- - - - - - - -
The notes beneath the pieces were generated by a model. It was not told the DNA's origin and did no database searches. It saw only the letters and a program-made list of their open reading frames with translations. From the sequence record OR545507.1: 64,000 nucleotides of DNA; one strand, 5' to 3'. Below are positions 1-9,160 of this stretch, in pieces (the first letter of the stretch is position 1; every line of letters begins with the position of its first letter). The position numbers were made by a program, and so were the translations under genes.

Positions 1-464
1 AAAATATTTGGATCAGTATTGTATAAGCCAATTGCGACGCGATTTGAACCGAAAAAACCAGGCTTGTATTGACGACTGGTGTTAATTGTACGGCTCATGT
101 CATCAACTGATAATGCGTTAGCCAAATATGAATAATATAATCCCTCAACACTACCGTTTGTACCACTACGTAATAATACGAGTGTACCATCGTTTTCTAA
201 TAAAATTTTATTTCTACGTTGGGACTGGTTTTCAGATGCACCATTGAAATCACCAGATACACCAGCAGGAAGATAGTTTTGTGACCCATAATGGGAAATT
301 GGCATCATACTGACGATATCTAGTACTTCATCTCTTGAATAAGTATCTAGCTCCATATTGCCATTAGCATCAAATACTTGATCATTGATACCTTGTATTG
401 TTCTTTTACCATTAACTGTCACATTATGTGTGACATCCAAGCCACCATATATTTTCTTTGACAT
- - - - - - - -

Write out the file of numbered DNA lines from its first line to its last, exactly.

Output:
The notes beneath the pieces were generated by a model. It was not told the DNA's origin and did no database searches. It saw only the letters and a program-made list of their open reading frames with translations. From the sequence record OR545507.1: 64,000 nucleotides of DNA; one strand, 5' to 3'. Below are positions 1-9,160 of this stretch, in pieces (the first letter of the stretch is position 1; every line of letters begins with the position of its first letter). The position numbers were made by a program, and so were the translations under genes.

Positions 1-464
1 AAAATATTTGGATCAGTATTGTATAAGCCAATTGCGACGCGATTTGAACCGAAAAAACCAGGCTTGTATTGACGACTGGTGTTAATTGTACGGCTCATGT
101 CATCAACTGATAATGCGTTAGCCAAATATGAATAATATAATCCCTCAACACTACCGTTTGTACCACTACGTAATAATACGAGTGTACCATCGTTTTCTAA
201 TAAAATTTTATTTCTACGTTGGGACTGGTTTTCAGATGCACCATTGAAATCACCAGATACACCAGCAGGAAGATAGTTTTGTGACCCATAATGGGAAATT
301 GGCATCATACTGACGATATCTAGTACTTCATCTCTTGAATAAGTATCTAGCTCCATATTGCCATTAGCATCAAATACTTGATCATTGATACCTTGTATTG
401 TTCTTTTACCATTAACTGTCACATTATGTGTGACATCCAAGCCACCATATATTTTCTTTGACAT